1981 - National Cooperative Dialysis Study misleads nephrologists for decades. I was new to nephrology when this was released (just 2 years in), but the reverberation of the findings has lingered. “Long” hours (4.5—shorter than “short” in Tassin) vs. “short” (3 hours) and high vs. low time-averaged concentration (TAC) of urea were compared in just 151 randomized patients—in four groups! (see table). This 22-month study did perhaps more damage to U.S. dialysis than any other single study before or since. By choosing urea as the solute to measure, nephrologists were distracted both from the middle molecules that really can cause long-term harm and from the vital importance of gentle ultrafiltration. (See Dr. Agar’s brilliant post, Forget Urea, It’s Fluid that Kills.) The authors concluded that, “Although there are marginal effects suggesting that short-duration therapy may be inferior to longer-duration therapy, these effects are minor when compared with the effects of TACurea.” This conclusion has been roundly critiqued ever since, including by Drs. Gotch and Sargent who devised the Kt/Vurea formula and said (in 1985) that the statistical analysis of the NCDS study “may not be valid because a continuous outcome function is assumed, and due to study design, Kt/V was a dependent variable of pcr (protein catabolic rate) and these two variables cannot be clearly separated by analysis of BUN and pcr alone.”3 Nephrology luminary Dr. Zbylut Twardowski pointed out in a 2013 critique of randomized controlled trials in dialysis that the NCDS was “the worst example” because it committed a type II statistical error (by finding that time did not matter) and established Kt/Vurea as a measure of dialysis adequacy which, “led to short dialysis, and possibly higher mortality in the USA.”4 Due in part to this study, the DOQI guidelines—in 1996—included “Hemodialysis Adequacy” instead of far more important things like ultrafiltration rate and cardiovascular death on dialysis.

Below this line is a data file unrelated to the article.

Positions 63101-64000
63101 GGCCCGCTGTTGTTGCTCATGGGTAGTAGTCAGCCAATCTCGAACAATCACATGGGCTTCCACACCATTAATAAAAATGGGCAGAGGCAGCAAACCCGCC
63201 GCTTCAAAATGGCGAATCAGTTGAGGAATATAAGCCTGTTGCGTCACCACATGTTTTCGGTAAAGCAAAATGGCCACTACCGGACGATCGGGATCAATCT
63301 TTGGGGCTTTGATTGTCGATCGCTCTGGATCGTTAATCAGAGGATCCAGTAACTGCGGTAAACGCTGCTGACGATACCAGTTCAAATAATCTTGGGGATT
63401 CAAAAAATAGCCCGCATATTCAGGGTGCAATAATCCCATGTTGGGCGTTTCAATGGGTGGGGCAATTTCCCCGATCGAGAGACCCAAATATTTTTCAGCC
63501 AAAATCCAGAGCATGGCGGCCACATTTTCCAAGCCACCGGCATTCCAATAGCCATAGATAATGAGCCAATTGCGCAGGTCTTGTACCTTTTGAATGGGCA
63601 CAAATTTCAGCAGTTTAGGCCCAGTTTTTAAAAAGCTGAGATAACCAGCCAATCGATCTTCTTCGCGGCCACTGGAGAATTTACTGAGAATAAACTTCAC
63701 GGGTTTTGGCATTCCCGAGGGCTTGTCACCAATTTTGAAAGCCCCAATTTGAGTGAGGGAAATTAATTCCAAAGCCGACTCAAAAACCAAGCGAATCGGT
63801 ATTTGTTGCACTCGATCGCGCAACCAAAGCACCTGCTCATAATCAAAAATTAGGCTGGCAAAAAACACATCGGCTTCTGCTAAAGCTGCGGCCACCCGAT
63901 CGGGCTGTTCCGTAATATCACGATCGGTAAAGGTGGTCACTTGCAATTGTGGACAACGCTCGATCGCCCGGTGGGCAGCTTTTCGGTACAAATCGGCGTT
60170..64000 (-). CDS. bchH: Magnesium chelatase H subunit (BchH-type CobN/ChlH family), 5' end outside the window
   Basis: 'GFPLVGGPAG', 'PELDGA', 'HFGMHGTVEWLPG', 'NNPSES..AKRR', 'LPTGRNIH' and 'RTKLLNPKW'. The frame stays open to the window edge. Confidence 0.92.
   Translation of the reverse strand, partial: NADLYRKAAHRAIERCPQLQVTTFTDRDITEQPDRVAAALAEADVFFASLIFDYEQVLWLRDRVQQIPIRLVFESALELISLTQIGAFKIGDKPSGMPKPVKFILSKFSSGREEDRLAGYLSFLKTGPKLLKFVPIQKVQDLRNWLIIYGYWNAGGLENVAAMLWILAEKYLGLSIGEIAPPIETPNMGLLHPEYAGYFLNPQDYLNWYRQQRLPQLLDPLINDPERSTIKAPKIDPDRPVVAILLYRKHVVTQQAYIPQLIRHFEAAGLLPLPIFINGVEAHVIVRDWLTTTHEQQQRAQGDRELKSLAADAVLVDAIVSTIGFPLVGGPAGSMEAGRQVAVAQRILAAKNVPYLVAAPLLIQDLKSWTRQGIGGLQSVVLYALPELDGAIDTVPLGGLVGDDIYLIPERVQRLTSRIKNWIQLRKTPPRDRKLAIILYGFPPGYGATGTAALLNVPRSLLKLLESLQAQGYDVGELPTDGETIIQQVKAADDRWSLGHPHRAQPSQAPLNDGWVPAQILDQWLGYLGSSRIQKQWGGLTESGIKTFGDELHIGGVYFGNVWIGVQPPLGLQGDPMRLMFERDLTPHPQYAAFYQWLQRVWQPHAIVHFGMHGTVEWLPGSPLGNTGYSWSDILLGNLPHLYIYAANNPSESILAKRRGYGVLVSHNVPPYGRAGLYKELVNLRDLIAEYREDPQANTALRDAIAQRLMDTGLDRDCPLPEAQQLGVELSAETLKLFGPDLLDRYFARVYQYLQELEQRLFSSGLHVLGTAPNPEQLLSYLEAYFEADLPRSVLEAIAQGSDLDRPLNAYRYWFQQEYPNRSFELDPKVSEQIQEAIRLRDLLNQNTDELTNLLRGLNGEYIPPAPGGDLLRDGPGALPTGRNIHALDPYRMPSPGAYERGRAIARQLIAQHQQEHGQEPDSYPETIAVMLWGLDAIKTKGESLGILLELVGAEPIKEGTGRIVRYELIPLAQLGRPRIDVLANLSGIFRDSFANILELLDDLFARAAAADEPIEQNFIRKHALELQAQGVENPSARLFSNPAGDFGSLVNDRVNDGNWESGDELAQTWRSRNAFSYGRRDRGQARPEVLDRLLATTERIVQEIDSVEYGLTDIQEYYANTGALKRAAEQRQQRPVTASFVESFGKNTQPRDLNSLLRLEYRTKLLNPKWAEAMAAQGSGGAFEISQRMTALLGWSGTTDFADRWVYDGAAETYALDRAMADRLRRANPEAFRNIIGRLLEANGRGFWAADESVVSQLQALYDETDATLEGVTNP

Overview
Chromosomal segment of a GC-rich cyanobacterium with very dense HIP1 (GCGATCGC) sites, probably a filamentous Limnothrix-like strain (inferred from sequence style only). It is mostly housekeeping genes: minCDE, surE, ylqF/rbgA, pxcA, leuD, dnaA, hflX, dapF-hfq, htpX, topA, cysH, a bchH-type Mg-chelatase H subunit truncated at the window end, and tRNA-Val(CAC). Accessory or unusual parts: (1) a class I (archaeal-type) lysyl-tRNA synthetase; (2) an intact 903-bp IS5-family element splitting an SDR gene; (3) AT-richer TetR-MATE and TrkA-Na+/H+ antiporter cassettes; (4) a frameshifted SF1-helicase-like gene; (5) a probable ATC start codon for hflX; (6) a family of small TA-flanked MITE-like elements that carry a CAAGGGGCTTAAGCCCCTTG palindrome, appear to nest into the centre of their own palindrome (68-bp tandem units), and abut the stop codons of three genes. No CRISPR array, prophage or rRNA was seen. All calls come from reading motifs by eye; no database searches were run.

|NCDS Groups||“Long” HD (4.5 hours)||Short HD (3 hours)|
|Low TACurea (50 mg/dL)||Group 1||Group 3|
|High TACurea (100 mg/dL)||Group 2||Group 4|
2000 – Dr. Andreas Pierratos reported on the Humber River Hospital nocturnal home hemodialysis program of the University of Toronto at ASN. I still remember sitting among what seemed like a sea of nephrologists to hear him describe patients who were eating with good appetites, sleeping well, working, having sex lives… It was immediately obvious that the Life Options Rehabilitation Program (that MEI had done for 8 years by this time) wasn’t sufficient to help patients live long and live well. They needed more hours of HD!
2006 – The Dialysis Outcomes and Practice Patterns Study (DOPPS) looked at US dialysis vs. other countries—and found us wanting. In what is still one of my favorite papers today, Dr. Rajiv Saran et al, published an analysis of 22,000 HD patients from seven countries, looking at treatment time and, presciently, ultrafiltration rate (UF).5 The result? HD treatments of 240 minutes (4 hours) or more were associated with a significantly lower relative risk of death (p=0.0005), and “every 30 min longer on HD was associated with a 7% lower RR of mortality (RR=.93; P<0.0001). Rapid UF was also linked with a higher risk of death—a key point, as short treatments necessitate either harsh ultrafiltration or leaving patients waterlogged and at risk for LVH.